Mercury silvering

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Mantel clock with mercury gilding in the shape of an urn (around 1800) by Julien Béliard, Paris, maître horloger recorded on the rue Saint-Benôit and rue Pavée in 1777, still active in 1817, or Julien-Antoine Béliard, maître horloger in 1786, recorded on the rue de Hurepoix, 1787–1806.

Mercury silvering or fire gilding is a silvering technique for applying a thin layer of precious metal such as silver or gold (mercury gilding) to a base metal object. The process was invented during the Middle Ages and is documented in Vannoccio Biringuccio's 1540 book De la pirotechnia.[1] An amalgam of mercury and the precious metal is prepared and applied to the object which is then heated, sometimes in oil, vaporizing most of the mercury. The technique is dangerous since mercury is highly toxic, especially in its vapor phase. Mercury silvering can be detected through a variety of methods.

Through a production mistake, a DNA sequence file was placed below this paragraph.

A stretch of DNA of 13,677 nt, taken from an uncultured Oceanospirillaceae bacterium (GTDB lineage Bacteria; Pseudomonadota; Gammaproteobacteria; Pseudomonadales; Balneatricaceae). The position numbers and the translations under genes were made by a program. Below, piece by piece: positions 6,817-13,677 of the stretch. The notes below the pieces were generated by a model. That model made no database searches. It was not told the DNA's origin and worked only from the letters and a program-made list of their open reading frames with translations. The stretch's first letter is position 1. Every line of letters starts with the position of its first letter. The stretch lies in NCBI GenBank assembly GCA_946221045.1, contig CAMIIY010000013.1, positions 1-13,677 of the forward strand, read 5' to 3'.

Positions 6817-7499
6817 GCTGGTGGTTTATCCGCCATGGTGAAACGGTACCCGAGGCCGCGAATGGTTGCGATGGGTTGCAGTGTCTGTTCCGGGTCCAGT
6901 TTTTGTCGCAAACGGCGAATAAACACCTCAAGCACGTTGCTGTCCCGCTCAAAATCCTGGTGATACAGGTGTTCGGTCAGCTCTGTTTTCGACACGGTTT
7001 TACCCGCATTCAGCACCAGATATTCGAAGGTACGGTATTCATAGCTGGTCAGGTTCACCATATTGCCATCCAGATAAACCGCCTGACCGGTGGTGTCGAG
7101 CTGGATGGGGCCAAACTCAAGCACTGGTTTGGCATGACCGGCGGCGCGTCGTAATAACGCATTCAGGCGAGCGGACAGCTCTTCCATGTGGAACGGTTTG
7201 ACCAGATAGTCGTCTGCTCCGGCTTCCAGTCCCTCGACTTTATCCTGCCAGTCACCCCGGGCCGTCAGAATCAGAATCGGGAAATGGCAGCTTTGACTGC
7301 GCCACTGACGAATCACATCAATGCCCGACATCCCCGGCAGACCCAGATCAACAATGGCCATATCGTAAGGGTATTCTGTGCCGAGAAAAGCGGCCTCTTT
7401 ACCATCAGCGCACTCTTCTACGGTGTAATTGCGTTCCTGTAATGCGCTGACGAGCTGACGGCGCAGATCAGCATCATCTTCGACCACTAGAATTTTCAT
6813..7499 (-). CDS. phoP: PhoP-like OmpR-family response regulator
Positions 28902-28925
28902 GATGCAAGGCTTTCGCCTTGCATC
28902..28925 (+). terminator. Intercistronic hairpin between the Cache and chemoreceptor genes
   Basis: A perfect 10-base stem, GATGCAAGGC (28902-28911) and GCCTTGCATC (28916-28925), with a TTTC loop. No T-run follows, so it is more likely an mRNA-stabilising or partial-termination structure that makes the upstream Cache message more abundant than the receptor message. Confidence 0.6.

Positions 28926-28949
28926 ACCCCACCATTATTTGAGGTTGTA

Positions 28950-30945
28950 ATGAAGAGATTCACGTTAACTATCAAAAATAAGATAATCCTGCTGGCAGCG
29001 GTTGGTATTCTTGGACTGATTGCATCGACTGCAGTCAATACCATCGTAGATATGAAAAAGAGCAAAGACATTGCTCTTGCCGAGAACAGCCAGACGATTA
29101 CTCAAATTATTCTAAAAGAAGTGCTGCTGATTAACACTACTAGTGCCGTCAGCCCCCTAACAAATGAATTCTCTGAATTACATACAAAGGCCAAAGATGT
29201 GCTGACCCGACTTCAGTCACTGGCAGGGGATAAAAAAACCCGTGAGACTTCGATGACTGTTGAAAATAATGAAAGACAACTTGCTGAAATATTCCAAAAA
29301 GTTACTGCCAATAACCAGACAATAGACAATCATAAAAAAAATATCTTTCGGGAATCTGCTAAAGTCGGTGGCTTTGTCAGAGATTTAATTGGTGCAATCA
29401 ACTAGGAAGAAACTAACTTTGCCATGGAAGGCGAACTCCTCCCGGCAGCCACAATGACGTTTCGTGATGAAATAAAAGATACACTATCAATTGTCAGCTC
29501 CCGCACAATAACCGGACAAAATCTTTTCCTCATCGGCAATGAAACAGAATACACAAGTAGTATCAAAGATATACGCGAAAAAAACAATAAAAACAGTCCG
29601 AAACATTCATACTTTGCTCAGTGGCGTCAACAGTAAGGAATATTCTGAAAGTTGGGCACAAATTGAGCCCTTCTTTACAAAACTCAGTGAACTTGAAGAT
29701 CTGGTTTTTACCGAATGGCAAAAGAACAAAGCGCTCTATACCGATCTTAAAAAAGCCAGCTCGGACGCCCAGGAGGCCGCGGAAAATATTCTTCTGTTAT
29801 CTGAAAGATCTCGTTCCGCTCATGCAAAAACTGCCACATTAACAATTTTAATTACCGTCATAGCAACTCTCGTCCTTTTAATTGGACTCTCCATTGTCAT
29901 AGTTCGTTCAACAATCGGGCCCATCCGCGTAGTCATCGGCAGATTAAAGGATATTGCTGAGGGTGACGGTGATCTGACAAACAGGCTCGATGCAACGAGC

The technique was also used in Asia, for example tokin plating in Edo-period Japan.[2]

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  1. ^ Mercury Silvering, archived from the original on March 4, 2005, retrieved 2010-02-12.
  2. ^ Susan La-Niece – Metal Plating and Patination: Cultural, technical and historical 1483292061 2013 "During the Edo period mercury gilding, or tokin, was common. The Bankin Sugiwai Bukuro (Yarai 1732) describes mercury gilding thus: The objects to be plated are washed and then polished with a bamboo brush and powdered charcoal."